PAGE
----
Our experience across thousands of Ironman® and 70.3® finishes since 2007 says that the majority of the time, failure to run to your potential on race day is a race execution issue. This is accomplished by either riding or running too hard, especially in the early stages of each leg of the race.
- The Bike: Riding the first 45 to 90 minutes of the Half Ironman® or the first two hours of the Ironman® bike too hard, especially when hills and headwinds are present.
- The Run: Running too fast in the first three to four miles of the Half Ironman® or the first six to eight miles of the Ironman.
Just stand on a random hill on any Ironman® bike course and you’ll see the majority of the field crushing it, working much too hard. Next, stand at mile one of the run course — you’ll think that the majority of the field is going to run a sub 3:30 marathon because there sure are a lot of folks running sub 8:00 miles. But then go out to mile 18 and you’ll see these same very, very fit people running dramatically slower.
Yet after the race, the discussion around under-performance turns away from strategy to fitness. This is because triathlon culture presents training and fitness as the answer to questions about speed and performance vs becoming a smarter, better executing long course triathlete.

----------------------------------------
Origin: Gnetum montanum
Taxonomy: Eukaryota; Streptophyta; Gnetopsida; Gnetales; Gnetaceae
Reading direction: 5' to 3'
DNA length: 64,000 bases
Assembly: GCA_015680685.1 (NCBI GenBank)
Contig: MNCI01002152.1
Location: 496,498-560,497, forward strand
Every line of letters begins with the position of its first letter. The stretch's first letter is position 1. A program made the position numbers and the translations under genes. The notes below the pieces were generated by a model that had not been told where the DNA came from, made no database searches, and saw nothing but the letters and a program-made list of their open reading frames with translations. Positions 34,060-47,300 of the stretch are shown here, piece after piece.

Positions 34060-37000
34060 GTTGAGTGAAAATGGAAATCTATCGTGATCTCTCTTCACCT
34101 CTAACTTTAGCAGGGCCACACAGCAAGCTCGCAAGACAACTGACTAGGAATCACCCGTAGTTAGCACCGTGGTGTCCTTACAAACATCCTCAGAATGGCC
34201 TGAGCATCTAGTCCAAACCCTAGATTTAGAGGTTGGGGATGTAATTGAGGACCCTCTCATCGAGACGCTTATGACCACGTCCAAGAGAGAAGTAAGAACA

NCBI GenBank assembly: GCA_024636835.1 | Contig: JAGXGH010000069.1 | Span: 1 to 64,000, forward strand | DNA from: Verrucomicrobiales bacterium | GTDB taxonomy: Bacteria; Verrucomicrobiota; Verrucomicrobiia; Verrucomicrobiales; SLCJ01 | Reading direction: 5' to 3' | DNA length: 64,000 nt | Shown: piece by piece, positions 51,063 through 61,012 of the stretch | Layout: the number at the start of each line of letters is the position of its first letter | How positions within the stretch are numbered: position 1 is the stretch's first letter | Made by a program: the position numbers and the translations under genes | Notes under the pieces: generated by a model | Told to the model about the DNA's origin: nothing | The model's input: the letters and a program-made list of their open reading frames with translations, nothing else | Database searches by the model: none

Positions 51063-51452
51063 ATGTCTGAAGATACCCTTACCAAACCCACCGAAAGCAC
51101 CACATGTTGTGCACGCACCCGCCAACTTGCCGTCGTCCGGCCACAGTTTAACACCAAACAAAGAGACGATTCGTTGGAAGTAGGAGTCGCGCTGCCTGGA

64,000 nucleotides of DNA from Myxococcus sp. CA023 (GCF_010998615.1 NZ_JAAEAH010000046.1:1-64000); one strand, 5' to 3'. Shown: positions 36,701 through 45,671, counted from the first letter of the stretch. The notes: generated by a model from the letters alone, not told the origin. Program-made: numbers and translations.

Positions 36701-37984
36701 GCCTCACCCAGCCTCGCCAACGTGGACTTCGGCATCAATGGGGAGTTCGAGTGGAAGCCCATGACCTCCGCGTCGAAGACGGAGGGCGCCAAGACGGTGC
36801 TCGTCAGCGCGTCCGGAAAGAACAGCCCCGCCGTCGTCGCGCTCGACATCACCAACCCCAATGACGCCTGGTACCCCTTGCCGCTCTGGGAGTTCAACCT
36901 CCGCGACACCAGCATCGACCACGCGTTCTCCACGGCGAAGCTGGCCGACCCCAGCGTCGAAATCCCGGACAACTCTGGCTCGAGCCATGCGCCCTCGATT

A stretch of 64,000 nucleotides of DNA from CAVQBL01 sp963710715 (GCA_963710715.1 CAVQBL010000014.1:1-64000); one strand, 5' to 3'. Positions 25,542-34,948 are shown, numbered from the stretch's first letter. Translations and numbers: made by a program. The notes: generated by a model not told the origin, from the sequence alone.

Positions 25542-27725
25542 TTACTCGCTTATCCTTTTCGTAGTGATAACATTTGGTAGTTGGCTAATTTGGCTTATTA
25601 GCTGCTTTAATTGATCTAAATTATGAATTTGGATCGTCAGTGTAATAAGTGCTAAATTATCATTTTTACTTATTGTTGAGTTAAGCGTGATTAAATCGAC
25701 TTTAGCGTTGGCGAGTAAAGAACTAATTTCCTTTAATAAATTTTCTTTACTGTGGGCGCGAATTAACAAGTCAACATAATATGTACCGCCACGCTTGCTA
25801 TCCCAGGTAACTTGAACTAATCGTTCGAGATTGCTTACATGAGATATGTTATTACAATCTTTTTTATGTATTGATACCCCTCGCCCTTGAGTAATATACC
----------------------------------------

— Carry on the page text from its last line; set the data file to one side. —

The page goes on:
Running Off the Bike is an Issue of Skill
As a triathlete fit enough to ride and run, you have no issue getting off of your bike and actually running. The challenge lies in being able to synchronize how you are working (input) with how fast you are actually running (output). One brick run where you realize that your actual pace is significantly faster than your perceived pace is enough to drive home the lesson.
For most, the initial transition about bike to run is about finding their running stride. Learning how to get from the funny post-bike leg feeling to a smooth running stride is an individual process that, once learned, is effectively ingrained in your brain.
While running with your proper form is more efficient, it’s not necessarily any faster than the early time you spent running off the bike (as that’s usually faster than desired). If anything, finding your “run legs” means settling down into a pace that’s appropriate for the race itself.
The Wrap Up
We realize that two triathlon coaches telling their athletes and readers to not run off the bike…is very unusual! We have reflected on what we’ve learned in our nearly 20 years of Ironman® coaching, over 40 personal finishes, thousands of athletes coached and dozens of races observed.
In summary, we’ve learned :
- The vast majority of the time, under-performing the run is the result of overcooking the bike or the first quarter to one third of the run.
- If you want to run fast you need to create opportunities to run fast, on fresher legs, vs slowly on tired legs.
Interested in learn more?
Go here to download our Brick Adjustment Guidelines, a FREE resource we’ve created to help you integrate these ideas into your training plan!
Go here to listen to the podcast Rich and Patrick recorded to accompany this article.